(WBNG) - During three winter season dates, experts are coming to terms with the alarming trend of heightened risks for heart attack or other heart complications.
According to a study published in Circulation, that’s the flagship journal of the American Heart Association, the holiday season tends to bring more cardiac deaths and risks than any other time of the year.
When it comes to the uptick in cases, three specific dates come to mind.
Christmas leads the trio, Dec. 26 is second, and then Jan. 1 is the third highest date for numbers.
Executive Director Franklin Fry with the American Heart Association Greater Syracuse Division went over some of the leading factors that impact our cardiovascular health.
“There’s the stress of travel, of planning, of packing, coordinating, all the details that go into any of our holiday plans and travel itineraries. So we have that added into disruption of our normal patterns,” said Fry. “Our sleep patterns get disrupted, we might be a little sloppier with our medication adherence if we’re traveling and visiting someone, our dietary patterns might get disrupted, we might not get our regular exercise. So just the disruption.”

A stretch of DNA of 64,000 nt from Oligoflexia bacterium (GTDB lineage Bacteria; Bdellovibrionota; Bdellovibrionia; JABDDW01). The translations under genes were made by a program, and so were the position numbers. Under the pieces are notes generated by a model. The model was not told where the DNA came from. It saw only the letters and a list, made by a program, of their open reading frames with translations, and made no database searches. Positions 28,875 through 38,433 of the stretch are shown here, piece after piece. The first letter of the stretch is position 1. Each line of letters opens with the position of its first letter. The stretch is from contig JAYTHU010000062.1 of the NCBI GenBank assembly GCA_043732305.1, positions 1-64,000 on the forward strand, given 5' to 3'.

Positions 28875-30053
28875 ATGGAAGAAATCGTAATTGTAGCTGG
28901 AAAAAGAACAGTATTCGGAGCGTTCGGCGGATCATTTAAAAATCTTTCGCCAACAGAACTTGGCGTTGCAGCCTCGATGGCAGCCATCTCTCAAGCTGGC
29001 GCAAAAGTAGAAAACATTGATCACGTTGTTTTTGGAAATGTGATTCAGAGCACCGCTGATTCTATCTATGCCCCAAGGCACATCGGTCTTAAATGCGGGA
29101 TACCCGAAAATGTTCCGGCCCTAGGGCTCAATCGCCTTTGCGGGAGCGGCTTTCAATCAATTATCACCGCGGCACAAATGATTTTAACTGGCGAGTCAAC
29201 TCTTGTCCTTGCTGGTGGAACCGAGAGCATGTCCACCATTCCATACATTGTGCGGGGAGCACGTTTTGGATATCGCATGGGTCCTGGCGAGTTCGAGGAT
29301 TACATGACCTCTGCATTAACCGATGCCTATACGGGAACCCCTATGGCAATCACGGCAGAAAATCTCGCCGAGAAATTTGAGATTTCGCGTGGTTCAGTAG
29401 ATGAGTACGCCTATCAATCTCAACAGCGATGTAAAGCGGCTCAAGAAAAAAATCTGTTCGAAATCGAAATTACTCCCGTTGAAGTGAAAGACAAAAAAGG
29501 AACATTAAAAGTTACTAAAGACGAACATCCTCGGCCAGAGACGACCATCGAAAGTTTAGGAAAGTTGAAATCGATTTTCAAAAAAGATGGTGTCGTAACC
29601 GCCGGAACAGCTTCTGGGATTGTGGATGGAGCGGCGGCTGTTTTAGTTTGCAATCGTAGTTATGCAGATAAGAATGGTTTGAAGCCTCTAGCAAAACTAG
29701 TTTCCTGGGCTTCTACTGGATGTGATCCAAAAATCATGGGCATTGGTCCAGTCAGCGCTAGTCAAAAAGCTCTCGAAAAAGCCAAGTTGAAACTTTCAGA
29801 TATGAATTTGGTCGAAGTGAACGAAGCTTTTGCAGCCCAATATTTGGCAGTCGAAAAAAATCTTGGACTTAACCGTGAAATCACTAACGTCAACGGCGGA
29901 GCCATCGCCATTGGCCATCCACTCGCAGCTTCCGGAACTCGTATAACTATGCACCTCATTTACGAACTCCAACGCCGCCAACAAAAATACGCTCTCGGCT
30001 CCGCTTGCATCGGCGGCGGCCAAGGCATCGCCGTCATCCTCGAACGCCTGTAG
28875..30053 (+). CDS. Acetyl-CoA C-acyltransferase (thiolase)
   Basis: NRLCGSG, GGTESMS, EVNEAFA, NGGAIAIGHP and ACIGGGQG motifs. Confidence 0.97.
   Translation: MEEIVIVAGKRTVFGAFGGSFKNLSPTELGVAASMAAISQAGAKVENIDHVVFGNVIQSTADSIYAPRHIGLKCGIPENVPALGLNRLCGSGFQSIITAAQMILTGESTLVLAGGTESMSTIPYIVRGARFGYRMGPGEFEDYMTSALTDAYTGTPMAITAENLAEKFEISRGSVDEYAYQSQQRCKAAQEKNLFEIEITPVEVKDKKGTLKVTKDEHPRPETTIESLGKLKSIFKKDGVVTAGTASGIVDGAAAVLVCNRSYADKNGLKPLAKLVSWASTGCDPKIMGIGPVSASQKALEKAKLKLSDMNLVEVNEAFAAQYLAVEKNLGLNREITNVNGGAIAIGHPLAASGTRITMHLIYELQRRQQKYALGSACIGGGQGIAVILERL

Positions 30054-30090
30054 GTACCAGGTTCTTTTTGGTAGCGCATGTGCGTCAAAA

Another factor affecting cardiovascular health: excessiveness. Fry said we tend to eat more sweets during the holidays, likely consume more sodium snacks, and more alcohol.
Fry also shared some coping mechanisms for stress that can affect the heart.
“Start with stress reduction, start with just simple breathing,” said Fry. “Taking a few moments for six or seven or eight breaths with your eyes closed. Do that two or three times a day. If you feel yourself getting stressful, take a walk, count to 10 before you say something, find something to shake-up what it is you’re focusing on maybe break down a problem into smaller pieces so you can achieve something. Focus on your stress.”
When it comes to improving sleep patterns to benefit the heart, for example, Fry recommended everyone to strive for a consistent seven to eight hours of sleep.
For more resources on cardiovascular health, the American Heart Association website.
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